If you ever wanted to know a little bit more about the inner workings of British television, here's a paper I wrote for my British Contemporary Television class I'm currently taking:
Public Service Broadcasting (PSB) in the United Kingdom (UK) was first introduced with the creation of the British Broadcasting Company back in the early 1920s. The government created entity was considered ‘a public utility’ that was created as a national service in the public’s interest. Though the service was created by the government it would be committees that would help mold and shape what the BBC and future PSBs stations would become. To that effect one of the first reports to come out of the committee “rejected direct government control,” and instead argued for indirect control (Scannell, pg. 46-47). What this meant was that the government wouldn’t dictate or control what was broadcast, but instead would have an influence over what was broadcast in the best interest of the nation. Today PSB includes several different television channels. The BBC (One, Two, Three, etc.), ITV and Channel 4 make up the majority of viewership in the UK. The publicly funded BBC has the largest share, followed by the commercially funded ITV and then the publicly owned Channel 4. Other channels like the satellite service Sky and the free-to-air Five make up a very small portion of the viewership (Benson & Powers, pg 54).
Universally, there are two ways in which a broadcasting is typically financed: taxation and advertising (Scannell, pg. 46). Both ways of financing are used by stations under the PSB model. The BBC, started in 1920, uses taxation through license fees, revenue from it’s foreign services (BBC Worldwide) and grants from the Foreign and Commonwealth Office (Benson & Powers, pg. 55). ITV, created in 1950, on the other hand uses advertising to help finance its programming. Despite being commercial it still has to adhere to the governments PSB standards. Channel Four was created, in 1980, because a duopoly had emerged between the BBC and ITV and the Annan Committee wanted to create a wider range of programmes for minorities and those whose interests were being under-represented by the other channels (Scannell, pg. 51-53). It’s largely funded through commercial shares (Benson & Powers, pg. 54).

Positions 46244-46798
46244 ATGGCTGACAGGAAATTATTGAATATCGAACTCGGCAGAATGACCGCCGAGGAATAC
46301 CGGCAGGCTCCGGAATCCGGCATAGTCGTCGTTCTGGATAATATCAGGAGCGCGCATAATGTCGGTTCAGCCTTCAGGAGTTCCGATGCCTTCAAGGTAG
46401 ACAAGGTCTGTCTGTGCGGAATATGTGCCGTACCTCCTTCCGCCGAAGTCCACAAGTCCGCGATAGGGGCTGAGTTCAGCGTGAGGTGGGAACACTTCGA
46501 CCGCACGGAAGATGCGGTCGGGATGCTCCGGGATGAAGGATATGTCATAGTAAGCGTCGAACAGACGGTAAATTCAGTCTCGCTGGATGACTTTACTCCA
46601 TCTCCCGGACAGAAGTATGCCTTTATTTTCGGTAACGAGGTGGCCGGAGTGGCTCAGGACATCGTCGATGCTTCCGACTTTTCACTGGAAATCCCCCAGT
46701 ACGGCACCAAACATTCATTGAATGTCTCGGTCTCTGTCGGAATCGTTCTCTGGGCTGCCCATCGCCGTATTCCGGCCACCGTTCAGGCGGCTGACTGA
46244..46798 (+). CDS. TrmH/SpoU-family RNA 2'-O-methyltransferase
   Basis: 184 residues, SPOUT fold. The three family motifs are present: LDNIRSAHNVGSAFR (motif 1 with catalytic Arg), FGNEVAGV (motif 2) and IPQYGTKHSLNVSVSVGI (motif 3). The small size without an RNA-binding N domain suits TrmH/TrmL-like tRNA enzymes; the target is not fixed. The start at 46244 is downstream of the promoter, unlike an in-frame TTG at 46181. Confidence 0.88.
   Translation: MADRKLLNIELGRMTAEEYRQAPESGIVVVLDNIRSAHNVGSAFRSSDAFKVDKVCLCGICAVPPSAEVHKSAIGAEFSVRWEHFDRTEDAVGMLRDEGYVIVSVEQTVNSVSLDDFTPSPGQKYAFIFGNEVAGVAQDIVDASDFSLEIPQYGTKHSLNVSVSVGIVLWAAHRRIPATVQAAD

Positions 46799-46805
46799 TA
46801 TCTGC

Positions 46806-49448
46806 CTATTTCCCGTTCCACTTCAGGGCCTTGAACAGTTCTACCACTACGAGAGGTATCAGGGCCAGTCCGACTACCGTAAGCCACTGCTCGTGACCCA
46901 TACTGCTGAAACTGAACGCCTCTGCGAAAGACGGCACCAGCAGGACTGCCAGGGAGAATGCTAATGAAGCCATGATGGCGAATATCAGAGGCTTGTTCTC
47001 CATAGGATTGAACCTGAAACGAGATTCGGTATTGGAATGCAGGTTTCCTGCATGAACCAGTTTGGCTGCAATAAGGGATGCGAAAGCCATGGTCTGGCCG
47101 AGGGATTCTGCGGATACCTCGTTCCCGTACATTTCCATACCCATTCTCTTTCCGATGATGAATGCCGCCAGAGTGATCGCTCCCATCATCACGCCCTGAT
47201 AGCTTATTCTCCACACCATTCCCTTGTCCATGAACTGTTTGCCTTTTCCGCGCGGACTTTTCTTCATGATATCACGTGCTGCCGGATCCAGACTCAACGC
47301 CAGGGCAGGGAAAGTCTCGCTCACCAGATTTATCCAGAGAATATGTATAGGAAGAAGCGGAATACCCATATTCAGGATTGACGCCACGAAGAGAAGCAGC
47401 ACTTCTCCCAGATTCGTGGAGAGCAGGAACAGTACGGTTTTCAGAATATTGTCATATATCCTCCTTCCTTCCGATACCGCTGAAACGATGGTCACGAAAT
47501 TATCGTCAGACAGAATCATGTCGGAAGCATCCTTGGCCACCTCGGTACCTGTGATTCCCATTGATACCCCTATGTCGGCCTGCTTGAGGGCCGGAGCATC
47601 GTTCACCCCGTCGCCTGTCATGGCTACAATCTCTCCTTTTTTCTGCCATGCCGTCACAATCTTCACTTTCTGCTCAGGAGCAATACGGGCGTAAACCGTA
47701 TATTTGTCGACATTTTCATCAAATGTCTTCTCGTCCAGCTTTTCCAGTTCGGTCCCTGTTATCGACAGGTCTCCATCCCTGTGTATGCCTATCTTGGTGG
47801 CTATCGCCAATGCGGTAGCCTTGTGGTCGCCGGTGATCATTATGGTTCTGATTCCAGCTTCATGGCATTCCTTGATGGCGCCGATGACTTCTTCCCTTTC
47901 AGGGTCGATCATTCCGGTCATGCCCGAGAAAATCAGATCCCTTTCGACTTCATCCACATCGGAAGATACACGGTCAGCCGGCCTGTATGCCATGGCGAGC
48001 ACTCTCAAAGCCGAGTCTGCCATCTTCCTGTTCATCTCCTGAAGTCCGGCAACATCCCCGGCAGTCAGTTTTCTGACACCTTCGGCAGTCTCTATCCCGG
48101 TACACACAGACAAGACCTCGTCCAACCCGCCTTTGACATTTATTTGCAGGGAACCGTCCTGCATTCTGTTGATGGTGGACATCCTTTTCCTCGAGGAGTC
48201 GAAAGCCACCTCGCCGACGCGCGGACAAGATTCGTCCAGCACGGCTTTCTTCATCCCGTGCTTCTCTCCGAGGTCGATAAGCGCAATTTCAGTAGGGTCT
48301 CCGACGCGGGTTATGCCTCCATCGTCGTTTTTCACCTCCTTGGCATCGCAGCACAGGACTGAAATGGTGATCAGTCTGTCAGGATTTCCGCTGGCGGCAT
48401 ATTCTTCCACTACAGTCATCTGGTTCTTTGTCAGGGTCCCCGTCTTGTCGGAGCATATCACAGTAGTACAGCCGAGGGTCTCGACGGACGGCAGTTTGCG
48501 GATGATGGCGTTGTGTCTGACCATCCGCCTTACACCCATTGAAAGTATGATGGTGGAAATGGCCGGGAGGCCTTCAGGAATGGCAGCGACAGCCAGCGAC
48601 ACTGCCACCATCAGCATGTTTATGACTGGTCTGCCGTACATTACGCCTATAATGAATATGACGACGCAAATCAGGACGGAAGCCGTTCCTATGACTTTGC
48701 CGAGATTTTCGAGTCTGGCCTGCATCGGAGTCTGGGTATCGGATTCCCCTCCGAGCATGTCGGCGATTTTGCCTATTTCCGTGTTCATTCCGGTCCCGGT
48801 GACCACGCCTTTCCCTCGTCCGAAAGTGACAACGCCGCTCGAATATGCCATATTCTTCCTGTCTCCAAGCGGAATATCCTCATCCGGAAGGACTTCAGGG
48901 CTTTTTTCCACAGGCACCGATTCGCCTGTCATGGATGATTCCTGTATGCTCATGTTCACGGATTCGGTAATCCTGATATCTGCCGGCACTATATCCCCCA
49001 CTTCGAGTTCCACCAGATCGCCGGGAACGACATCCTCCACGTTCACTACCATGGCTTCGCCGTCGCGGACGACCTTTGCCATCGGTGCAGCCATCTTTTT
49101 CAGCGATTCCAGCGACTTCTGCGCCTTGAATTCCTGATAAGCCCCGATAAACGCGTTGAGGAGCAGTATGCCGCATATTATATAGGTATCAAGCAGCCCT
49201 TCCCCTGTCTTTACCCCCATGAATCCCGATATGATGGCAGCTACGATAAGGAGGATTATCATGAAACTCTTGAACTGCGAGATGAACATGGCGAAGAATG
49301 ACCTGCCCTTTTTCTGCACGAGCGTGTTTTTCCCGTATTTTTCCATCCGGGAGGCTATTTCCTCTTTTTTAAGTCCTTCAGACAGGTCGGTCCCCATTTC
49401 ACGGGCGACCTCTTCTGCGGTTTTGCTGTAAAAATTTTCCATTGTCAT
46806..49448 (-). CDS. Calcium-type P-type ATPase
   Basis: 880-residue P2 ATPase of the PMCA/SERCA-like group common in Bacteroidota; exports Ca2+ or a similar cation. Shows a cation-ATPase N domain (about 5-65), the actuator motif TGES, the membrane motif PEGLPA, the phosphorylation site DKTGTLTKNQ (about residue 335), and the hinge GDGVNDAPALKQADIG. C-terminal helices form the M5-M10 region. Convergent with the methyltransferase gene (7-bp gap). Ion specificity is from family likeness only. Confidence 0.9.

The state department that oversees the PSB system is Ofcom and is the equivalent of the U.S. Federal Communications Commissions, otherwise known as the FCC (Benson & Powers, pg. 57). What Ofcom does is provide the PSB channels guidance on policy, as well as monitor compliance with program quality standards (Benson & Powers, pg. 55-57). Ofcom’s criteria includes four purposes and seven characteristics for channels to represent in the programs it broadcasts. “The four purposes reviewed are: informing our understanding of the world; stimulating knowledge and learning; reflecting UK cultural identity; and representing diversity and alternative viewpoints.” The characteristics of the system include: high quality, original, innovative, challenging, engaging, widely available and trust. To assess these areas an audience survey to evaluate audience opinions, broadcaster spending and output and viewing data are all reviewed. Recently under the Digital Economy Act of 2010, the review has been extended to include online content(Ofcom Report 2011, pg. 2-3).
PSB in the UK is a government run system, however, the government does not have direct control and instead relies on committees and regular reviews by Ofcom to ensure that television stations are adhering to a service that benefits the country. Funding is provided by both the government and more commercialized means, whether through advertising or the licensing of it’s content to other nations around the globe. Though it may feel like the government or advertisers could influence content on these stations, the set of standards in place, monitored by Ofcom, help the PSB system provide quality content to it’s viewership in the UK.
Rodney Benson and Matthew Powers. “Public Media And Political Independence: Lessons For The Future of Journalism from Around the World.” Department of Media, Culture and Communication. New York University. February 2011. Web. 14 February 2014. http://www.freepress.net/sites/default/files/stn-legacy/public-media-and-political-independence.pdf
Paddy Scannell. “Public Service Broadcasting: The History of a Concept.” Web. 14 February 2014. https://blackboard.sc.edu/bbcswebdav/pid-7458102-dt-content-rid-11363817_2/courses/FILM598-001-SPRING-2014/Week%2001%20-%20Public%20Service%20TV.pdf
Ofcom. “Public Service Broadcasting: Report 2011 Annexes.” 21 July 2010. Web. 14 February 2014. https://blackboard.sc.edu/bbcswebdav/pid-7458081-dt-content-rid-11363804_2/courses/FILM598-001-SPRING-2014/Week%2001%20-%20OFCOM.pdf